Monday, April 23, 2007

How about drug testing for the president?

There he sat, or rather slouched, in a chair in the Oval Office.

My president, George W. Bush, was expounding on the state of the war and his appointed attorney general, Alberto Gonzalez.

He smirked, although not as much as on other occasions.

It was what he said that was frightening. Gen. David Petraeus was in town for his briefings of the president and the Congress. My president probably wouldn't say the war was lost, even if he thought it was, in front of the guy he sent off to save his bacon in Iraq.

That's a feat akin to a baseball team coming back from three games and eight innings down to win a seven-game pennant. Sorry -- bad example -- already been done. But you know what I mean.

It wasn't so much of the same-old, same-old in Iraq, it was the fact that the president of the U.S., whose wife is constantly yammering about education, said that Gen. Petraeus was off to speak to a joint session of Congress.

Now, every fourth-grader knows or should know that a joint session of Congress occurs only if the president is in the room. Otherwise, it's a joint meeting.

Which is it? That's another story. It just may be (small chance) that there will be a joint session...but how to find out? Nothing on the Senate or House calendar. The networks -- forget it.

As Shakespeare says, the past is prologue. So, I will say that the president doesn't know the difference between a joint session, joint meeting and joint committee hearing.

My president also said Attorney General Gonzalez handled himself well in front of the Congress last week. He answered every question. Sure, if "I don't know" and "I can't recall" are good answers.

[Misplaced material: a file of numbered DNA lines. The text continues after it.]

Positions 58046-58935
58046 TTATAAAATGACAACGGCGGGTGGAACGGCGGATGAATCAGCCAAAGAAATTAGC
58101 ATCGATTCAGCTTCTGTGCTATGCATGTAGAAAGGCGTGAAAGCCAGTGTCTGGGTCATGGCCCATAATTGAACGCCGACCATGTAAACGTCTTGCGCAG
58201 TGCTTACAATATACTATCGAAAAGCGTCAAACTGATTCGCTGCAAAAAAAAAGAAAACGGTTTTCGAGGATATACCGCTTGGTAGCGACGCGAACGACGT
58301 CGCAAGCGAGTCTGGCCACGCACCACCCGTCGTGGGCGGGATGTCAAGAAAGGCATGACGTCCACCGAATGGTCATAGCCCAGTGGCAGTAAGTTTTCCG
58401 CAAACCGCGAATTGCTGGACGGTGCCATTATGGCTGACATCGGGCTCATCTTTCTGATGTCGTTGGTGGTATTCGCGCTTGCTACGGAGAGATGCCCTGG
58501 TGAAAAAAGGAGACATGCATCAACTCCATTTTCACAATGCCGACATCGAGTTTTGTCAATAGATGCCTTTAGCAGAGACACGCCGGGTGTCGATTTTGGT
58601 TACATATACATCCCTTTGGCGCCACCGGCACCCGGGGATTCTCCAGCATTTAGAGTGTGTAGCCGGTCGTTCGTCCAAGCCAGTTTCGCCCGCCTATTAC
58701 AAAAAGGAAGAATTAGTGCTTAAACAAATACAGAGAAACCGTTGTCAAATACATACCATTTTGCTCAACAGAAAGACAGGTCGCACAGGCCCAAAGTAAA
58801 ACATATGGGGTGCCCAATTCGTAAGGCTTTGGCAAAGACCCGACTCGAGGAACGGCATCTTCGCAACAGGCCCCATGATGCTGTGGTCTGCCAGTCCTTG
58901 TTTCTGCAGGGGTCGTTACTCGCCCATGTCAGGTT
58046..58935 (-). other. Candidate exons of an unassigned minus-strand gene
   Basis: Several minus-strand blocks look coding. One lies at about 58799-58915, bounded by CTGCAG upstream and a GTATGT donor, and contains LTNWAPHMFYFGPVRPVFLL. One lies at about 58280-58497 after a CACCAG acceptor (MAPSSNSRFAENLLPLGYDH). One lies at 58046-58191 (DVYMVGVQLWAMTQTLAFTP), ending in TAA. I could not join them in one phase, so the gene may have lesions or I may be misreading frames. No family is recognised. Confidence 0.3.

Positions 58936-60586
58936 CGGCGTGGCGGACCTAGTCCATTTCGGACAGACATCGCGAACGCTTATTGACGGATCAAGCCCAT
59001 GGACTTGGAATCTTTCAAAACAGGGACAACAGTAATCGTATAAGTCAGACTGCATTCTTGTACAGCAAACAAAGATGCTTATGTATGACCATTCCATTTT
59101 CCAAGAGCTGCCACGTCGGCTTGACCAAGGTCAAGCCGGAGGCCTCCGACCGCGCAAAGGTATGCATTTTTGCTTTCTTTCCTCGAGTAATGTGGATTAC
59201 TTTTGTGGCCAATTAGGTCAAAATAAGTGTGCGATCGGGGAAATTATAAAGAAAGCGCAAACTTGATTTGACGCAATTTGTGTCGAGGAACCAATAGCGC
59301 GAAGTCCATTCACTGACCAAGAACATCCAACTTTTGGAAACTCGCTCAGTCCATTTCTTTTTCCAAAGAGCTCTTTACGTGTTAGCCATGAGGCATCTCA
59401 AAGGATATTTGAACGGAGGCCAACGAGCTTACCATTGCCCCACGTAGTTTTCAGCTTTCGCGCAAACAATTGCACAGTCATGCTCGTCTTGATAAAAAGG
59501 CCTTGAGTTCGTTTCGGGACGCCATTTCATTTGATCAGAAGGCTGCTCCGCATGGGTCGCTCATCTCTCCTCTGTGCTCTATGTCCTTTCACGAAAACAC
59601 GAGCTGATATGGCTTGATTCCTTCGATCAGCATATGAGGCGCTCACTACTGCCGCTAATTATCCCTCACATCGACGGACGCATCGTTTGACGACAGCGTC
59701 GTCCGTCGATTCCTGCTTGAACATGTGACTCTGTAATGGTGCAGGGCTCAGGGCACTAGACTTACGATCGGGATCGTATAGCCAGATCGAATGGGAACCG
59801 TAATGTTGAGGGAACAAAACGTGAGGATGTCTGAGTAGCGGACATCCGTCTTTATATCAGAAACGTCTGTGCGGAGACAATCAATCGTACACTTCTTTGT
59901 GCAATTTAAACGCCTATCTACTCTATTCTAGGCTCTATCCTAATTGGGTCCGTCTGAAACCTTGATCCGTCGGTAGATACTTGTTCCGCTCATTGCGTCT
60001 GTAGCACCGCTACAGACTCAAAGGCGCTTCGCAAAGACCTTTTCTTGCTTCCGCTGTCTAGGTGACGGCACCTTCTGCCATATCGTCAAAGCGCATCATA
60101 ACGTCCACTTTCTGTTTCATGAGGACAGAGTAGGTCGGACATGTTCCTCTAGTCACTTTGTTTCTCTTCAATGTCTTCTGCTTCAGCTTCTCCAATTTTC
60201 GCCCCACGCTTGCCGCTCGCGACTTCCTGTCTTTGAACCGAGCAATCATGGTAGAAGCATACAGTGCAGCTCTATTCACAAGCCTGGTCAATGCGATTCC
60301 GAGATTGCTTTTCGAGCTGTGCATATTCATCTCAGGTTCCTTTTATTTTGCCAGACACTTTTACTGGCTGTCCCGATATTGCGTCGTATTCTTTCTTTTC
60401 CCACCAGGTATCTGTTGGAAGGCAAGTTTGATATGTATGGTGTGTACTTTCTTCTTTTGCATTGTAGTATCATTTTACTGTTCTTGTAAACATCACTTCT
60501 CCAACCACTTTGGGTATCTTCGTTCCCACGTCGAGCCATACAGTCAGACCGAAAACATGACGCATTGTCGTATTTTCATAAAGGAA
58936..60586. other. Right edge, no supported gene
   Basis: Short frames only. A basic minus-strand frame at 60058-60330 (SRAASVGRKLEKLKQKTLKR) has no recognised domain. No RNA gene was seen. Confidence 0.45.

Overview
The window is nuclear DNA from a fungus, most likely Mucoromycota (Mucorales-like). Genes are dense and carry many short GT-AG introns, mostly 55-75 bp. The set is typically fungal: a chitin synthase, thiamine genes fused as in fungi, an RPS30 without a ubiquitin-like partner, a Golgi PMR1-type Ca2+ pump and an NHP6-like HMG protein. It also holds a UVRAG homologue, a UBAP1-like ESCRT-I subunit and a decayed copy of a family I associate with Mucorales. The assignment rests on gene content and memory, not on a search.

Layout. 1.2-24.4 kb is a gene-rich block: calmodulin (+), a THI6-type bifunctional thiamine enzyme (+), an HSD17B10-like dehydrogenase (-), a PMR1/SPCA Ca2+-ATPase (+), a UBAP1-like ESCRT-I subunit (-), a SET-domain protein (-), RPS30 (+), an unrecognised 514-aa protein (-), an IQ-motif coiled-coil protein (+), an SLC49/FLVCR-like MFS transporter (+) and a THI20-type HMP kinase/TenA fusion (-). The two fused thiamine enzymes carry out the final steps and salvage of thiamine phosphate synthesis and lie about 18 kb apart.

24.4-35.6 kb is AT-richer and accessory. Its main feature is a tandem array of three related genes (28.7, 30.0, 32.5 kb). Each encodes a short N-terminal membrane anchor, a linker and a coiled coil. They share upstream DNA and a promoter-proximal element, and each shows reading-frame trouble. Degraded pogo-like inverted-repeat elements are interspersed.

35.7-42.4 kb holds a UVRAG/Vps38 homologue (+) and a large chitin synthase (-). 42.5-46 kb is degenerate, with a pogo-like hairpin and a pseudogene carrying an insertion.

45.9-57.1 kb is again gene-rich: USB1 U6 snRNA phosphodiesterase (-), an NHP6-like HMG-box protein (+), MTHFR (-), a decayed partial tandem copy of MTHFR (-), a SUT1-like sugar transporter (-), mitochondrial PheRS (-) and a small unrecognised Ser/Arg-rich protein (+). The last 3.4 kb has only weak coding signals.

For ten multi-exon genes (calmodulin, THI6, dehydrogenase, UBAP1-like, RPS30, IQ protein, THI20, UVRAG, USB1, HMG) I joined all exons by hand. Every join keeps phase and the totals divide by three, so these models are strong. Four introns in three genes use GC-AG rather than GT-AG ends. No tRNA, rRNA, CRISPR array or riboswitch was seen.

Which hearing was the president watching? How could he think that the mess we made in Iraq can be cleaned up by a regime that has so far refused to do anything to help itself.

The wall that had begun to go up around certain Baghdad neighborhoods: They don't like it. The Israelis don't like their wall either, but it works. There were many, many fewer bombings after the Israel wall was built and many fewer incidents in the places where the wall was erected than other places.

It works. So what if it cuts off neighborhoods. In American cities, neighborhoods are cut off by highways and exit ramps. If it works, try it. But no-o-o-o-o-o. Not our Iraqi brethren.

It just isn't rational.

If we are worried about bicycle racers, football players, baseball players and high schoolers on drugs, how much more serious were it to be if the president were on drugs? Or the Iraqi leader?

I'm not saying this president is on drugs, although his perception of events seems a little skewed. But there may be one in the future who is on drugs. We should know. A little pee in the cup, or a puff into a breath analyzer every now and then may not be such a bad idea.

We may not be able to do anything about what the president will be doing, but at least we'll know why.

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